1971 - Frank Zappa appeared on this week's 'Old Grey Whistle Test' playing live and showing clips from his '200 Motels' film.

1985 - Former Undertones singer Feargal Sharkey had his only No.1 single with the Maria McKee song 'A Good Heart' written about her relationship with Tom Petty and the Heartbreakers keyboard player Benmont Tench. Sharkey followed up the single with Tench written 'You Little Thief', this time about Tench's relationship with McKee.

1987 - Former Clash drummer Topper Headon was jailed for 15 months at Maidstone Crown Court for supplying heroin to a man who later died.

1988 - Former Beach Boys manager Stephen Love was sentenced to five years probation for embezzling almost $1m from the group's accounts.

1996 - The Beatles 'Anthology 3' went to No.1 on the album chart. The album included rarities and alternative tracks from the final two years of the band's career, ranging from the initial sessions for The Beatles (also known as The White Album) to the last sessions for Let It Be and Abbey Road in later 1969 and early 1970.

2000 - Elton John told a London High Court that his former lover and manager John Reid betrayed him over touring costs. The singer said Reid had been "caught with his hands in the till". Elton was suing Andrew Haydon, former managing director of John Reid Enterprises, his management company, alleging Haydon was negligent in allowing JREL to charge him "several millions" in overseas tour expenses.

2002 - Texan multi-billionaire David Bonderman hired The Rolling Stones to play at his 60th birthday party held at the Hard Rock Hotel in Las Vegas. The band's fee was £4.4m.

2006 - Queen's ‘Greatest Hits’ album was declared the Best Selling album of all time by The Official UK Charts Company. The chart which was made up of sales figures from the last fifty years showed their Greatest Hits compilation had sold 5,407,587 copies. The Beatles occupied second place with Sgt Pepper’s Lonely Heart’s Club Band.

2018 - American songwriter Scott English died age 81 due to complications of hip surgery. He is best known as the co-writer of 'Brandy' which he wrote with Richard Kerr. This song became a No. 1 hit for Barry Manilow in 1974. He also wrote 'Bend Me, Shape Me', a hit for Amen Corner.

1959 - Johnny and the Moondogs (The Beatles) played in the final heat of the 'TV Star Search' competition at The Hippodrome Theatre, Manchester. Judging was done by the volume of applause each group received when called back onto the stage at the end of the night. Since the Moondogs had no money to stay overnight in Manchester they were forced to head back to Liverpool before they were called back.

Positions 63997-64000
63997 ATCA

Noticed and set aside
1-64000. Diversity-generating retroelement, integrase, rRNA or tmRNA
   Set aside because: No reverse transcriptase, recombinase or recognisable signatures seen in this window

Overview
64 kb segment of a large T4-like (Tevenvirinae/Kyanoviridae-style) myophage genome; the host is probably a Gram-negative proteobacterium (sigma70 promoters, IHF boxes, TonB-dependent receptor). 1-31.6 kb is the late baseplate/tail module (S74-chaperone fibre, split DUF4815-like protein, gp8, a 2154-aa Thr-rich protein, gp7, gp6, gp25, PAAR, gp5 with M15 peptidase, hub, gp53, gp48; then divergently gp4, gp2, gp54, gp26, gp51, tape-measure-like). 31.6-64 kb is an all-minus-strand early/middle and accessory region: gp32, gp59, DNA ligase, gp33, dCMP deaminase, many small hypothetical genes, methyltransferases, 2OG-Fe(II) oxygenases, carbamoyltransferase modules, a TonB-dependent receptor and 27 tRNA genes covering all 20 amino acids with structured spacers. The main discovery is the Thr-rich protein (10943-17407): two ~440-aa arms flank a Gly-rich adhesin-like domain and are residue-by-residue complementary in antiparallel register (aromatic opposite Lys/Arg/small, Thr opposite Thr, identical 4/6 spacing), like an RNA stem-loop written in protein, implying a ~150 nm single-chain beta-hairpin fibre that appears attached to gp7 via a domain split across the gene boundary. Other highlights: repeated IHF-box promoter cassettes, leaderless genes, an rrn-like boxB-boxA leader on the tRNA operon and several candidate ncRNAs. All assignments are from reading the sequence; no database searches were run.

1965 - The Rolling Stones made their US TV debut on Hullabaloo, performing ‘Get Off Of My Cloud’. Hullabaloo was an American one-hour musical variety series that ran on NBC from January 1965 through August 1966.

1966 - The Doors officially signed with Elektra Records in a deal for the band to produce seven albums. The band also reluctantly agreed to release ‘Break On Through’ as their first single. The lyric "She gets high/she gets high/she gets high" was changed to ‘She gets/she gets/she gets" in order to secure radio play.

1969 - Janis Joplin was arrested during a gig in Tampa, Florida, after badmouthing a policeman and using vulgar and indecent language. Joplin became upset after police moved into the hall forcing fans to move back to their seats. As the singer left the stage she confronted a detective calling him 'a son of a bitch' and told him she would kick his face in. She was released on $504 bail.

1971 - In this week's Disc and Music Echo's Progressive album chart: No.5, Cat Stevens 'Teaser and the Firecat, No.4, Hawkwind 'In Search Of Space', No.3, Santana, No.2, Rod Stewart 'Every Picture Tells A Story' and No.1 John Lennon 'Imagine'.

1980 - Blondie had their fifth No.1 single and third No.1 of this year with 'The Tide Is High' a song written by reggae star John Holt.

1986 - Pop history was made when the Top 5 singles were all by female vocalists; Corinne Drewery from Swing Out Sister, Mel and Kim, Susannah Hoffs from The Bangles, Kim Wilde and Terri Nunn from Berlin who were at No.1 with 'Take My Breath Away.'

1990 - Milli Vanilli producer Frank Farian held a press conference to confirm the rumours that the two members of the group Rob and Fab had not sung on any of their hit records.

1992 - Ozzy Osbourne announced his retirement from touring after a gig in California, saying "Who wants to be touring at 46?"

2000 - Michael Abram, the Liverpool man who stabbed George Harrison after breaking into his home, was awarded a not guilty verdict at Oxford's Crown Court. The verdict was returned in view of Abram's mental history.